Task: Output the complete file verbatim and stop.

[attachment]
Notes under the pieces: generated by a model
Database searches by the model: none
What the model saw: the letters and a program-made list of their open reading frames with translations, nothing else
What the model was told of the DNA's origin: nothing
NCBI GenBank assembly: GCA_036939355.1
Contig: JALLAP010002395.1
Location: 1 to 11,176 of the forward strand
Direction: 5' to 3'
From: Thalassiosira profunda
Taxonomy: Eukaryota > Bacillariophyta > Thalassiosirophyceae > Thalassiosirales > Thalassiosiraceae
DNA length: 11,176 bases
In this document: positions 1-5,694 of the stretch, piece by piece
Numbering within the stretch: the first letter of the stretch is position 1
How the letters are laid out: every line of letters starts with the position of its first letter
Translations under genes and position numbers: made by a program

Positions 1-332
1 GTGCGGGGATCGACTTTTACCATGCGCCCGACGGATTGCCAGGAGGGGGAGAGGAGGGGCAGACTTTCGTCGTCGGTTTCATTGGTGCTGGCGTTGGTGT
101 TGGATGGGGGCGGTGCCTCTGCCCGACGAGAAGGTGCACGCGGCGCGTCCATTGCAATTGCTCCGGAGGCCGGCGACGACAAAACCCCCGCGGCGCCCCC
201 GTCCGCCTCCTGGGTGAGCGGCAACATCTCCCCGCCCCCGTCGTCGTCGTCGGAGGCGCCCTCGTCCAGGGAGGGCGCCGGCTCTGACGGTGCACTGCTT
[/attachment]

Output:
Notes under the pieces: generated by a model
Database searches by the model: none
What the model saw: the letters and a program-made list of their open reading frames with translations, nothing else
What the model was told of the DNA's origin: nothing
NCBI GenBank assembly: GCA_036939355.1
Contig: JALLAP010002395.1
Location: 1 to 11,176 of the forward strand
Direction: 5' to 3'
From: Thalassiosira profunda
Taxonomy: Eukaryota > Bacillariophyta > Thalassiosirophyceae > Thalassiosirales > Thalassiosiraceae
DNA length: 11,176 bases
In this document: positions 1-5,694 of the stretch, piece by piece
Numbering within the stretch: the first letter of the stretch is position 1
How the letters are laid out: every line of letters starts with the position of its first letter
Translations under genes and position numbers: made by a program

Positions 1-332
1 GTGCGGGGATCGACTTTTACCATGCGCCCGACGGATTGCCAGGAGGGGGAGAGGAGGGGCAGACTTTCGTCGTCGGTTTCATTGGTGCTGGCGTTGGTGT
101 TGGATGGGGGCGGTGCCTCTGCCCGACGAGAAGGTGCACGCGGCGCGTCCATTGCAATTGCTCCGGAGGCCGGCGACGACAAAACCCCCGCGGCGCCCCC
201 GTCCGCCTCCTGGGTGAGCGGCAACATCTCCCCGCCCCCGTCGTCGTCGTCGGAGGCGCCCTCGTCCAGGGAGGGCGCCGGCTCTGACGGTGCACTGCTT